I was on the staff of the Oak Barks newspaper of the Oakland City, IN high school for five years, since 8th grade was in the high school. I’m re-reading all my old copies before the mimeograph paper fades so much that they are illegible.
One of the most consistent features of Oak Barks from year to year was senior biographies. We published them each of the five years I worked on the paper, and I assume they were a feature before and after my years at OCHS, too.
They were pretty straight forward, a grocery list of staples, such as physical characteristics [I was 150 lbs, 6 feet 1 inch tall, and had blue eyes and blond hair. I still have blue eyes.] favorite subject, favorite teacher, favorite school activity, plus a listing of all the activities through that student’s years, and perhaps an ancillary listing or two that varied with the year, or the editor, like states traveled, favorite song or movie or actor.
Underclass reporters did the biographies. It’s interesting to me that the uncredited reporter who did the senior bio for this editor of the paper couldn’t keep my name straight. [Also I wonder why the editor didn’t make changes.]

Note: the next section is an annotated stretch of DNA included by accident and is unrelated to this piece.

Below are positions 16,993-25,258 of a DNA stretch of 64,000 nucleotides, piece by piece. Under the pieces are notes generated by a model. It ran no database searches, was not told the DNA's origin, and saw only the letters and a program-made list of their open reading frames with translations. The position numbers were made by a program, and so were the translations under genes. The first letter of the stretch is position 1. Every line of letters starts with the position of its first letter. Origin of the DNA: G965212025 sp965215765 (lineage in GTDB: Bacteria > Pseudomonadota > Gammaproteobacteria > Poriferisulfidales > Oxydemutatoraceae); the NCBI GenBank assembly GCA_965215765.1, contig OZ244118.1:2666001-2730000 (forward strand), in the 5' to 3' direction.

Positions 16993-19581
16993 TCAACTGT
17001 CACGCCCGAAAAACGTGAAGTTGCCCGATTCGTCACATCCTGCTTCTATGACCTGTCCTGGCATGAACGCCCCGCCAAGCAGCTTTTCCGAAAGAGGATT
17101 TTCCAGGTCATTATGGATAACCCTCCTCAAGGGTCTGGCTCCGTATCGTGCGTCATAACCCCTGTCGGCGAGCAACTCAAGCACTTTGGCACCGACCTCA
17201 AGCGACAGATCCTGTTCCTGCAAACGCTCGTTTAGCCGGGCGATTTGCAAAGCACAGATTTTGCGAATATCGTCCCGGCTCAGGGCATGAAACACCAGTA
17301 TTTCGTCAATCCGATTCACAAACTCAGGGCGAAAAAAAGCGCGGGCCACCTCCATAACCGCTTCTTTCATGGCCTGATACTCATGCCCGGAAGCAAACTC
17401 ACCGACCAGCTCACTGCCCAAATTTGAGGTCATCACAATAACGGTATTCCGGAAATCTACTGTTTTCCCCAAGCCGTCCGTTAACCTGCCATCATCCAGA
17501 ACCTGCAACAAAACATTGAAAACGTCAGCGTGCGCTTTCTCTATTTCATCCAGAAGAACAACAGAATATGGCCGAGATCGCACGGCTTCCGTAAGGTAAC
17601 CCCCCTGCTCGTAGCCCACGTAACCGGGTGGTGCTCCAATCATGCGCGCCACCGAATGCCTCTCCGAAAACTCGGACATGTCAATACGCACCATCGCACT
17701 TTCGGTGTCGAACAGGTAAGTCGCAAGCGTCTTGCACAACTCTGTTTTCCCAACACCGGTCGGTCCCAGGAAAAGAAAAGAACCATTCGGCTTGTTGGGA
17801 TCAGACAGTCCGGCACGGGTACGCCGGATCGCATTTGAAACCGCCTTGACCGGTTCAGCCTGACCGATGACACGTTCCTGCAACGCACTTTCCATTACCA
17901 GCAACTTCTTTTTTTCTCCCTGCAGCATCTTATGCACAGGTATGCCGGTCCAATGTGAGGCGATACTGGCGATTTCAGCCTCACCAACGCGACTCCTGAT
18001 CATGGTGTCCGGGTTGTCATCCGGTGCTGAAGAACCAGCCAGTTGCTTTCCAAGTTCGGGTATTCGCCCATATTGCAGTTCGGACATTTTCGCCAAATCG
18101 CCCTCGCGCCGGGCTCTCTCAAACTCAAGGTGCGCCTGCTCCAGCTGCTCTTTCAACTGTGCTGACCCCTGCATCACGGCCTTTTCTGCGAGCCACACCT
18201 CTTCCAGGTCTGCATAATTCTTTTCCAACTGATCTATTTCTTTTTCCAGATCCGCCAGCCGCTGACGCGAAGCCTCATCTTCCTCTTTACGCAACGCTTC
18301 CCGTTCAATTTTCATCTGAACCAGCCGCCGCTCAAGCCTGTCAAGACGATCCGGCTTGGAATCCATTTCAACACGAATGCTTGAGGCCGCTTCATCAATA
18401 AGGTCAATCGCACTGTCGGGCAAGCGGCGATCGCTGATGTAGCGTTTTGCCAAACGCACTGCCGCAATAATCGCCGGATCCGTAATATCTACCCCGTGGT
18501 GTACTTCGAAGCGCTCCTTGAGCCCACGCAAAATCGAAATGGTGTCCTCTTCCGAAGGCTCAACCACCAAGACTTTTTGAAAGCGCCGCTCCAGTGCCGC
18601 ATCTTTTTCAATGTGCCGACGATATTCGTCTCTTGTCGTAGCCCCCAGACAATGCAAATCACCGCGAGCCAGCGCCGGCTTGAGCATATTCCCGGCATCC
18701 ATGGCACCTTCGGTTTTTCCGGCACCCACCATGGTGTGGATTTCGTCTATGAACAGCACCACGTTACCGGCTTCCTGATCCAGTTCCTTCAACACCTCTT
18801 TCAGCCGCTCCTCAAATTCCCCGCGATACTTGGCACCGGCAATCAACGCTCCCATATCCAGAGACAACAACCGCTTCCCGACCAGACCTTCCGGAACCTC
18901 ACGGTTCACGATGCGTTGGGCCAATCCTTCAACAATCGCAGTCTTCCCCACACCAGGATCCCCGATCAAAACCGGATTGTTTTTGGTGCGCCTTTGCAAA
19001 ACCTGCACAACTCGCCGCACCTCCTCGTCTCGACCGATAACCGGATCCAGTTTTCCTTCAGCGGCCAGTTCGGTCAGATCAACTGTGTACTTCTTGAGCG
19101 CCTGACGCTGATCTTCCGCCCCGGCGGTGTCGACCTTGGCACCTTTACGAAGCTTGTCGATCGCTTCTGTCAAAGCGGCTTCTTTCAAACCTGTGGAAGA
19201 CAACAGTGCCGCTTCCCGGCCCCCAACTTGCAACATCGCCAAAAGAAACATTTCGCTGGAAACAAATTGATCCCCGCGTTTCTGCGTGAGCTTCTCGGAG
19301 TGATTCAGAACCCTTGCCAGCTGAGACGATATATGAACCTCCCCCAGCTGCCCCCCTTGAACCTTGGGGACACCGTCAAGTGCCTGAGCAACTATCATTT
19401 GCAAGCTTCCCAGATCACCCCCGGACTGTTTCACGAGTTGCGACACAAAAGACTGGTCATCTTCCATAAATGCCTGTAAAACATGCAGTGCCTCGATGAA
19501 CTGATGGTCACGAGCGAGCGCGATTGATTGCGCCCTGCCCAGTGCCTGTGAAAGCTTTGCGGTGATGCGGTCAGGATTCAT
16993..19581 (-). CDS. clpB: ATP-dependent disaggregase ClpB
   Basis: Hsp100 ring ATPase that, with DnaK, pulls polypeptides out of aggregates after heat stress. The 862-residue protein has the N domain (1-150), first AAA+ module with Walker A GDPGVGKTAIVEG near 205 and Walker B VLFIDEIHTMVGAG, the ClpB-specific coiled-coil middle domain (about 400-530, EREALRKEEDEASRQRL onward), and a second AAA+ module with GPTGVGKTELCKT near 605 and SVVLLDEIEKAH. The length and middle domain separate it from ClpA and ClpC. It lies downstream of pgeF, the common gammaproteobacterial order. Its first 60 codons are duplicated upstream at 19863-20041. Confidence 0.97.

In my extended family I was known as John Robert, to distinguish me from my father, John, and my uncle, Johnny [Pond], my mother’s youngest brother, who owned and operated Francisco Hardware and Lumber. [Although he was 16 years older than I, we were very close. He was the best man at my wedding.]
But John Robert was too much for high school. That double name served me well as an adult, in my professional career, but to teen ears in the 1950s it sounded like the rich boy in a story, an out-of-it rich boy. I was a poor boy, and I wanted to be seen as with-it, not out of it. Besides, this was southern Indiana, for heaven’s sake. If I tried to go by John Robert I would have been known immediately and forever as Johnny Bob, which is the equivalent of being called Bubba. So I decided to be Johney in high school.
This was partly to distinguish me from my father and uncle, [and my cousin Elizabeth’s husband] but it wasn’t just a family matter. John is such a common name, even more so back then than now. I wanted a name that said I was different and exciting. Johney didn’t really sound different, but it looked different, and exotic, like a hero on a ball field or in a comic book.
It never took. I was right; the name was different and exotic, but none of my school mates thought of me as different and exotic. My bio writer headed the piece with “Johney,” but called me John throughout the bio. In fact, very few of my school mates or teachers ever called me Johney. I was almost always John.
I understand that now. That’s why I’m so successful at being old. I’ve had so much experience. Even as a teen-ager, I was an old man, and John was the appropriate name for an old man.
John [Robert] McFarland
My cell phone just gave me a report on my screen usage. It’s never done that before. It said that I averaged one minute of screen time per day last week. I’m rather proud of that. Very appropriate for an old man who spends his days reading mimeographed stuff.